More investors are turning to the internet for their financial tips, which is fine as long as they also run those tips past their financial advisor before taking action, according to Jim Beam of TD Wealth.
Having more information, which can be gathered from a number of sources, is not necessarily a bad thing, as long as investors take the source into consideration and ask a financial professional about their options, Beam, who is TD Wealth’s head of investment management, brokerage, planning, retirement and strategy for the U.S., said in an interview.
“Information is no longer a commodity. High-net-worth and mass affluent investors today have access to more investment advice and information than ever, and many are increasingly turning to social media platforms to not only solicit, but to act on, investment advice,” Beam said.
According to a recent Investor Pulse survey by TD Wealth, more than half of high-net-worth and mass affluent investors have used an online search engine or social media to find investment advice in the past 12 months, the survey said. The Investor Pulse survey included 500 mass affluent and high-net-worth investors with investible assets of $100,000 to $750,000 in key TD Wealth markets, including Boston, New York, Philadelphia and South Florida.
The online activity does not stop with searching for information; many investors are also taking action based on the things they learn from digital platforms. Eighty-five percent of those who used generative AI, such as ChatGPT, took action based on what they learned. For other information sources, such as TikTok, Twitter, and Instagram, the percentage of investors who acted on the information ranged from 62% to 64%, according to the survey.
“It is likely that investors are increasingly turning to social media platforms for investment advice due to the rising cost of working with a financial advisor and the democratized nature of investing where self-investing platforms are at every investor’s fingertips,” TD Wealth said.
The survey results also showed that younger investors in particular are anxious to explore new investing options, probably due to the volatile markets. Nearly three-quarters of investors aged 18 to 44 have explored new investments for their portfolios, while only 42% of those aged 45 to 65, and 17% of those older than 65 explored new investments. The results “demonstrated that younger investors are interested in new, exciting asset classes,” the survey said.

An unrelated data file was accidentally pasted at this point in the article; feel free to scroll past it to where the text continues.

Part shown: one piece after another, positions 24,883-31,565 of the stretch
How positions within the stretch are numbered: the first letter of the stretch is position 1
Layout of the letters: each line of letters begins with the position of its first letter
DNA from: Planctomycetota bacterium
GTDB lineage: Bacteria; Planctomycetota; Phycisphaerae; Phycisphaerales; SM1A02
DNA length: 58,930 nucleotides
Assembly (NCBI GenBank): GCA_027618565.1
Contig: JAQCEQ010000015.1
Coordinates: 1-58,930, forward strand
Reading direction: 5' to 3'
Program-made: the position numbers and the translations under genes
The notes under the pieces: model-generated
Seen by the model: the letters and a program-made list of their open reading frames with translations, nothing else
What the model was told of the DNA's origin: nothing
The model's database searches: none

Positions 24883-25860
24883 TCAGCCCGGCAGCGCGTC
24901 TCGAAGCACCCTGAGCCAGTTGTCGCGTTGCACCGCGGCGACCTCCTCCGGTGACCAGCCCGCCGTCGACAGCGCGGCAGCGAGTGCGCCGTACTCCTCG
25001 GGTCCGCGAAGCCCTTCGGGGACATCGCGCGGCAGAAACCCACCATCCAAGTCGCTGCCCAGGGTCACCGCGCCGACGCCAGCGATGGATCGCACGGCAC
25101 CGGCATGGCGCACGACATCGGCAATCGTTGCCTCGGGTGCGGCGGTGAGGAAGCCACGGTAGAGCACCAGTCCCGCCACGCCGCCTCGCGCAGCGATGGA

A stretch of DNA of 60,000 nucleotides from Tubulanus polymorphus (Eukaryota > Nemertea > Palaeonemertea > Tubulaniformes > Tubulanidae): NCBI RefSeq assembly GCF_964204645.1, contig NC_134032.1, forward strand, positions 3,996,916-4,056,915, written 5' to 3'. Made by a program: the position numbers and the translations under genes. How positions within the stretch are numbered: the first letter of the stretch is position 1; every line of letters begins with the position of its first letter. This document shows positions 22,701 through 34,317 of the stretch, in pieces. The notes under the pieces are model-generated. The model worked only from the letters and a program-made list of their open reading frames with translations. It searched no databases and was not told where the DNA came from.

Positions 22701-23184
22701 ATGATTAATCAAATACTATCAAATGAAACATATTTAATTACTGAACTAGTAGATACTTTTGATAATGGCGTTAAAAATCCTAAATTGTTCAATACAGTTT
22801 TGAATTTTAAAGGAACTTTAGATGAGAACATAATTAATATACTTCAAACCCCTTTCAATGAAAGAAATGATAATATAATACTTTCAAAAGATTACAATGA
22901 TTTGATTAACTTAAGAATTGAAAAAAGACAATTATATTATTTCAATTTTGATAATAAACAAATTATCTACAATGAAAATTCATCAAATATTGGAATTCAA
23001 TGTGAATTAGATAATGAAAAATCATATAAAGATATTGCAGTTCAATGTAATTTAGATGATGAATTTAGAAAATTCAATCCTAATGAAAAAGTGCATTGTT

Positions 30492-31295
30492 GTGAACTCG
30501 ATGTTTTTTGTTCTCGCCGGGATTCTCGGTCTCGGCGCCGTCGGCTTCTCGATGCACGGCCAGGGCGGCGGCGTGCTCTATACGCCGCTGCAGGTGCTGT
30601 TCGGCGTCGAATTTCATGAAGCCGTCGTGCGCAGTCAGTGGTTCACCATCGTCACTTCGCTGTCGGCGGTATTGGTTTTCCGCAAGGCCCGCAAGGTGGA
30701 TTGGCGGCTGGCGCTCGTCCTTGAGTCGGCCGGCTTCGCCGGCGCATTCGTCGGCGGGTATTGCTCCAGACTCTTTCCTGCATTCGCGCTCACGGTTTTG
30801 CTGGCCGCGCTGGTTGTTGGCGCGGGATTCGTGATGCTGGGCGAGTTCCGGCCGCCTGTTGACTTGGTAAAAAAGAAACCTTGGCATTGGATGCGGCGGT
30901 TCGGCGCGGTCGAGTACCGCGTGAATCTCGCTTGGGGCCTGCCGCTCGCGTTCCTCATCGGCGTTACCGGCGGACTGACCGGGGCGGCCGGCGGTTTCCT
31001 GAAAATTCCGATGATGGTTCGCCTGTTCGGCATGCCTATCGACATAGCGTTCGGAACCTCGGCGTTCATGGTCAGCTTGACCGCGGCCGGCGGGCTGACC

Of those who were looking for new investment ideas, the top three areas explored include private markets, such as private equity, private credit real estate; infrastructure; digital assets, such as cryptocurrency and NFTs; and environmental, social and governance investing.
Almost all (93%) said they have a long-term investment plan, and of those investors, 64% work with a financial advisor. Some investors report that they used to work with a financial advisor on a long-term investment plan, but now no longer do so because they feel it became too expensive; they did not like how their portfolio was performing; or they did not receive any new investment ideas from their financial advisor.
Investors are becoming more cautious due to ongoing macroeconomic challenges marked by rising interest rates, market volatility and geopolitical uncertainty.
Respondents also said they think the situation will get worse. Eighty-one percent said they expect to see an economic downturn in the next 12 months, which highlights how many people do not expect the uncertainty to abate anytime soon. Younger investors are more concerned about interest rates compared to older cohorts, while older investors are more concerned about political uncertainty, the survey said.
Investors’ goals are what would be expected, according to the survey – planning for retirement and long-term care, paying for their children’s or grandchildren’s education, owning a home and funding a start-up business.